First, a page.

The Nature of Power 2017-03-20T00:08:03+00:00

THE NATURE OF POWER
IN A WISE DEMOCRACY

What is power of the whole, by the whole, and for the whole?

Power is basically the capacity to influence or have impact.  In a wise democracy the power that shapes our lives and future is participatory and wise.  It emerges from the whole and serves the whole – the whole community, the whole country, the whole living world.

We realize that every individual and group actually has a lot of potential power – the potential to think and feel and make a difference. In creating a wise democracy we don’t want to waste or disperse people’s collective energy in competition and control any more than we have to.  Rather, we seek to invest their passion and gifts in conversations and activities through which they discover common ground and shared aspirations they are all passionate about bringing into reality.

A wise democratic society is set up so that people can and do work together for their shared goals, empowered by the natural passion they have for what they love and what they want. A wise democratic system specializes in empowering such self-organizing energies and does not systematically block those energies nor does it allow people’s expressed longings to gather dust on some bureaucratic shelf.

Just as we use water’s downhill impulses to irrigate our crops and generate our power, a wise democratic society sets things up so that people’s natural self-interest serves not only them but the well-being of the whole.  Wise democratic systems are designed to help the power of each community serve the lives of its members now and into the future, and also so that the power of its members serves the community. There is “free” power in synergy and design, and wise democracy seeks to use it wherever it can.

To achieve this, wise democracy redefines and expands our sense of what power is all about.  Power is no longer assumed to be “power-over”:  It is not all about managing, controlling, manipulating, winning and dominating.  While keeping power-over in its toolbox – to be used mindfully, seldom and with special checks – wise democrats prefer, nurture and creatively engage other kinds of power that are more evocative than controlling, for example:

  • Power-with – the power of collaboration around shared goals or needs;
  • Power-from-within – the power of intrinsic motivation, capacity, and inspiration; and
  • Power-from-among – the power of synergy, creative interaction, tapping the capacities and resources that exist among us or in a whole system.

(See “Modes of Power” below for a more detailed breakdown.)

Why?  In working for a wise democracy we realize that the more thoroughly a new collective direction serves the needs and hopes of all involved – that is, to the extent it serves the big Us, the whole Us, the Us with no Them – the more whole-heartedly we will all dedicate ourselves to it, making it more effective and powerful. Wise democratic power is expanded and energized by our sense of ownership for what we want and what we create together.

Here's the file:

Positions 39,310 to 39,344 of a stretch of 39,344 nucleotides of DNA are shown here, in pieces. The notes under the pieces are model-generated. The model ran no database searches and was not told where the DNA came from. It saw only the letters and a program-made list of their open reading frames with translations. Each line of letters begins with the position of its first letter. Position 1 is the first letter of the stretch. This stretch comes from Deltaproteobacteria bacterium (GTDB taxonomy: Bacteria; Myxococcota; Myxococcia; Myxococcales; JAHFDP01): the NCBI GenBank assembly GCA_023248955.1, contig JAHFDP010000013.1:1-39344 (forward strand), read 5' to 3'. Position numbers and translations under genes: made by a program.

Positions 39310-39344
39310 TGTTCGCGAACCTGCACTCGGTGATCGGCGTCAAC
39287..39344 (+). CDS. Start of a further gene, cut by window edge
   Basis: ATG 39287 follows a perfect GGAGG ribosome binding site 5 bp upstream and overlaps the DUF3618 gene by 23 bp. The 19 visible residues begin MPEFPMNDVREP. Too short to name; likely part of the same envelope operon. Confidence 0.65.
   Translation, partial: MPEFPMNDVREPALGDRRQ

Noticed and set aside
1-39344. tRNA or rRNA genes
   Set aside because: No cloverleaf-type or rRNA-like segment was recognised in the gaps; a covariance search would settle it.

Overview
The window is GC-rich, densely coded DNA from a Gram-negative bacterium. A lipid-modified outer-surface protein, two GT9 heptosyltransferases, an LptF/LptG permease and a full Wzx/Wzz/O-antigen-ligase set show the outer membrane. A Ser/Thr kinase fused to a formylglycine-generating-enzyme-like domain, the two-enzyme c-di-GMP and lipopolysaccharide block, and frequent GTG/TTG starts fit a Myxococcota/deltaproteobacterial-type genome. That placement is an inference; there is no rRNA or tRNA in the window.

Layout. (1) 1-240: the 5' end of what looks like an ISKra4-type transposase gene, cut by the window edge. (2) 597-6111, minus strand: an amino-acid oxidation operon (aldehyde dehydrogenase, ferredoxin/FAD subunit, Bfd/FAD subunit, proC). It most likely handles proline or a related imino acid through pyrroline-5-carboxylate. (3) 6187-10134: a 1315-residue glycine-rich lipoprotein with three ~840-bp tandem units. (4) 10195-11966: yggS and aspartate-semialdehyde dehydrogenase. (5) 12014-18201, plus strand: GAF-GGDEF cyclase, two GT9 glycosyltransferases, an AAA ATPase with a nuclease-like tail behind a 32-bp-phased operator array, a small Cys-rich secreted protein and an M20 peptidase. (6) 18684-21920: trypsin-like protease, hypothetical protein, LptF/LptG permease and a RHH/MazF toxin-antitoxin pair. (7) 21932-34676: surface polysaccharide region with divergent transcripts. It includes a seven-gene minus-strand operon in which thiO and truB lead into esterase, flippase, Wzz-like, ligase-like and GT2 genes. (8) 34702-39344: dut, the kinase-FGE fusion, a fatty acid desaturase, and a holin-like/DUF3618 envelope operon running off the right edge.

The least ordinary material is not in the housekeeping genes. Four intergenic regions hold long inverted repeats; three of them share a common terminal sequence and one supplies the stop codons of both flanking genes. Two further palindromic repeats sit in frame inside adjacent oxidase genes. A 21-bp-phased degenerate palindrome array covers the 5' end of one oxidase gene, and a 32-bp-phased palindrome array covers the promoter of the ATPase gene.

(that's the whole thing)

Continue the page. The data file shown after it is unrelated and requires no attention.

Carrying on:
More generally, the more we work with the energies and entities around us, the more they become our allies, clarifying what needs to be taken into account and bringing their energy to our common undertaking. This makes it more likely that what we do will be benign and sustainable. Furthermore, the more evocative kinds of power generally tend to have fewer downsides because they arise from and serve the whole of what’s going on and what needs to happen.

However, as noted, we sometimes need to use power-over, even in a wise democracy. In those situations we seek to ameliorate its potential downsides.  We shape and qualify any competition or top-down form of power by engaging alternative forms of power in the process. We can see examples of this today when people use consent to delegate some of their power to “servant leaders” for specific purposes and times. We also see this when sports stars compete to enhance their individual and team excellence – and even the excellence of their opponents, an attitude often noted as a mark of “good sportsmanship”.  So even in the midst of hierarchy and heated competition, power-over can show up as “clean power” that includes power-with, power-from-within, and power-from-among as part of its functioning.

In short, to the extent we can arrange for the power that shapes our shared life to arise from and serve the whole, we can have a wise democracy.

Further Reading:


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